The term Cul de Paris refers to a silhouette of female fashion that appeared several times in the course of costume history and was characterised by a strong emphasis/overemphasis on the rear. Where the reference to Paris comes from is not clear. Possibly the inventor wanted to satirically suggest that only city dwellers could fall for such extreme fashions, which were often considered ridiculous by contemporaries.
The first Cul de Paris around 1700 puffed up the manteau. Although underpinnings under the skirt had been used before to change the silhouette (see hoop skirt, woman’s bodice), around 1700 the bulge shifted to the back.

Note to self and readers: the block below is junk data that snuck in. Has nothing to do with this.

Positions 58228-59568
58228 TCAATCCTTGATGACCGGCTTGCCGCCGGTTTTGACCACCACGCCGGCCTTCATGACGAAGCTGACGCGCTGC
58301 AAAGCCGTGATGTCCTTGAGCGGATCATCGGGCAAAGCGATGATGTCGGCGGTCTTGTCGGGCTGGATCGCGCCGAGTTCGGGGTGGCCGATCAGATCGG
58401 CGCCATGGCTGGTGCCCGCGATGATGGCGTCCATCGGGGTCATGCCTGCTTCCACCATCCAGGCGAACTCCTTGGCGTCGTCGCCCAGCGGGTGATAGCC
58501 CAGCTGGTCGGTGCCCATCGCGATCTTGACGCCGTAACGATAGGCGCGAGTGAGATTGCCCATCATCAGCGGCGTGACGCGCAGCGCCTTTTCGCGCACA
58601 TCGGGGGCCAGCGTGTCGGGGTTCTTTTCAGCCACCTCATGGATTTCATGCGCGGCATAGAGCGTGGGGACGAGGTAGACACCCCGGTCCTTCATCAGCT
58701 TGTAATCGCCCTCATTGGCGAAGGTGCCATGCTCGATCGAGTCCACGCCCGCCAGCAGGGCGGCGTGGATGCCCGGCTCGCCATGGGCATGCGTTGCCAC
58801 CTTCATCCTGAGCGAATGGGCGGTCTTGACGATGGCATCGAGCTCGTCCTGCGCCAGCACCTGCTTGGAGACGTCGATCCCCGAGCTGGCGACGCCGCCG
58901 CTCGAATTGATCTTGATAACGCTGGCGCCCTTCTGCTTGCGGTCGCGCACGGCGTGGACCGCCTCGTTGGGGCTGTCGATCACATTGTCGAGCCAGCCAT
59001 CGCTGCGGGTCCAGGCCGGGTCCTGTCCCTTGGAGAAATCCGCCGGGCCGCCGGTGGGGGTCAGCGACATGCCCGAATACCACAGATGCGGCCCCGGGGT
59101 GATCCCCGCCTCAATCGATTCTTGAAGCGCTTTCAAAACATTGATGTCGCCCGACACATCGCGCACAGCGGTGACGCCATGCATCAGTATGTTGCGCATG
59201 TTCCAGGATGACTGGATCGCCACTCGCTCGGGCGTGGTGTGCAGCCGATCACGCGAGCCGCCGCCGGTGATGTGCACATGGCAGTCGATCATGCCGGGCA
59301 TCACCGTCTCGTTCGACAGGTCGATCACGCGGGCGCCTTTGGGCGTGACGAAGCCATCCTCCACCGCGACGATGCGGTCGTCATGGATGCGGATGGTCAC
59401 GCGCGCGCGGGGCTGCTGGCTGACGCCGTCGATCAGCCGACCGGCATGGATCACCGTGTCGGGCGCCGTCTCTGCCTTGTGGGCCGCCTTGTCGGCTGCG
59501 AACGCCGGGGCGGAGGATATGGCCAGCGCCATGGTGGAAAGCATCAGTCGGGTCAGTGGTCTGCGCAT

The second Cul de Paris developed from 1772 parallel to the Robe à la polonaise, which owed its special silhouette partly to pads and partly to the dress skirt puffed out at the back. It was later also worn with the Robe à l’anglaise. This fashion lasted until about 1780.
In the late 19th century, the Cul de Paris returned twice in quick succession, in 1872-1876 and 1882-1886. These two fashion silhouettes are also known as the first and second tournures, after the skirt support used at the time.
In each case, this fashion was largely confined to the wealthy classes.
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